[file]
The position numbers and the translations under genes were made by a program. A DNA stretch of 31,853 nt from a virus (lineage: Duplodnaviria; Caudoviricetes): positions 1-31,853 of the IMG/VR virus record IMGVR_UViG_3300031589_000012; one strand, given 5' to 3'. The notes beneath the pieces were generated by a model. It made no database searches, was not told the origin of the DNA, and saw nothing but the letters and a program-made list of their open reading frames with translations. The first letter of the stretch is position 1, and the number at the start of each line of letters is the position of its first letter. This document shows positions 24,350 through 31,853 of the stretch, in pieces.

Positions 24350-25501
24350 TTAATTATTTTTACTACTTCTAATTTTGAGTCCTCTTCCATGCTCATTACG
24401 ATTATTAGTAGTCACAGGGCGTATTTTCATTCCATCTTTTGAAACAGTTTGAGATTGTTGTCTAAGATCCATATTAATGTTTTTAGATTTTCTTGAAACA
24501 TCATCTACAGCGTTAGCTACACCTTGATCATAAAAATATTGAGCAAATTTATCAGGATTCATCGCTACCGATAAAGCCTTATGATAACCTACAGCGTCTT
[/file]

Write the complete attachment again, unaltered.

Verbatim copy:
The position numbers and the translations under genes were made by a program. A DNA stretch of 31,853 nt from a virus (lineage: Duplodnaviria; Caudoviricetes): positions 1-31,853 of the IMG/VR virus record IMGVR_UViG_3300031589_000012; one strand, given 5' to 3'. The notes beneath the pieces were generated by a model. It made no database searches, was not told the origin of the DNA, and saw nothing but the letters and a program-made list of their open reading frames with translations. The first letter of the stretch is position 1, and the number at the start of each line of letters is the position of its first letter. This document shows positions 24,350 through 31,853 of the stretch, in pieces.

Positions 24350-25501
24350 TTAATTATTTTTACTACTTCTAATTTTGAGTCCTCTTCCATGCTCATTACG
24401 ATTATTAGTAGTCACAGGGCGTATTTTCATTCCATCTTTTGAAACAGTTTGAGATTGTTGTCTAAGATCCATATTAATGTTTTTAGATTTTCTTGAAACA
24501 TCATCTACAGCGTTAGCTACACCTTGATCATAAAAATATTGAGCAAATTTATCAGGATTCATCGCTACCGATAAAGCCTTATGATAACCTACAGCGTCTT